This civic guard portrait illustrates yet again how the important posts in the city rotated among a few prominent, wealthy families. Colonel Johan Claesz Loo owned the brewery De Drie Leliën and was also a member of Haarlem town council. From 1630 to 1633 he was colonel of the Calivermen. Sergeant Nicolaes Loo was the colonel’s son. He also had a brewery: ’t Hoeffijser. The colonel’s son-in-law, Florens van der Hoef, was a captain. He was a councillor, sheriff and burgomaster, and held various posts in the civic guard. Captain Nicolaes Grauwert was the colonel’s brother-in-law. He, similarly, was a councillor and sheriff.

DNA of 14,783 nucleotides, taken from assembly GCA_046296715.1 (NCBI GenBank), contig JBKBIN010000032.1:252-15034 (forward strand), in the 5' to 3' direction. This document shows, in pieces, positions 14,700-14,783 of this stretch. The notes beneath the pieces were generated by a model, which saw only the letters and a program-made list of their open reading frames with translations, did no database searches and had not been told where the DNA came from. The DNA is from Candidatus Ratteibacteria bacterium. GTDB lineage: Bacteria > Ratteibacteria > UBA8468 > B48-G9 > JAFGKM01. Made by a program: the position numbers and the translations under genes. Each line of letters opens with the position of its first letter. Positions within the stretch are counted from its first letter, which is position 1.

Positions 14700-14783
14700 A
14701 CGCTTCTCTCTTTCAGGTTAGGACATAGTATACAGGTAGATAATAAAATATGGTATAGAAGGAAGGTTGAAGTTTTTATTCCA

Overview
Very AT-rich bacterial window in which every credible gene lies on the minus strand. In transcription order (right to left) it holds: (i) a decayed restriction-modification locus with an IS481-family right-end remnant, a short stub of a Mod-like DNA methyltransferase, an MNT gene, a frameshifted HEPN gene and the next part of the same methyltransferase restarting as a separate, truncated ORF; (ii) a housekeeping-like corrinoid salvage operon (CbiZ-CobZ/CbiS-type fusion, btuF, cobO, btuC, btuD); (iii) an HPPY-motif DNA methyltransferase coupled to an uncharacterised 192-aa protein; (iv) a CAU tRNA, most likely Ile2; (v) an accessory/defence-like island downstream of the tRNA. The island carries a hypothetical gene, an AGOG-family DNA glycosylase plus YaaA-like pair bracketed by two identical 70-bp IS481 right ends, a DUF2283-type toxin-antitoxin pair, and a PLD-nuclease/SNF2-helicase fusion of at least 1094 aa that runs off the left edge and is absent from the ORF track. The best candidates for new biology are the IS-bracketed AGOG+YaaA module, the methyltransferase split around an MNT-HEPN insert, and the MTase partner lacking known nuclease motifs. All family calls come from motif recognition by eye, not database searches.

Tradition has it that the second figure from the left in the back row is Frans Hals himself. It is true that Hals had been a member of the civic guard since 1612, but ordinary members never appeared in civic guard portraits. It would therefore have been an extraordinary privilege if this is indeed the portrait of Frans Hals. Perhaps he was allowed to give himself a place amidst the officers and sergeants because he had already painted five large group portraits of the civic guard.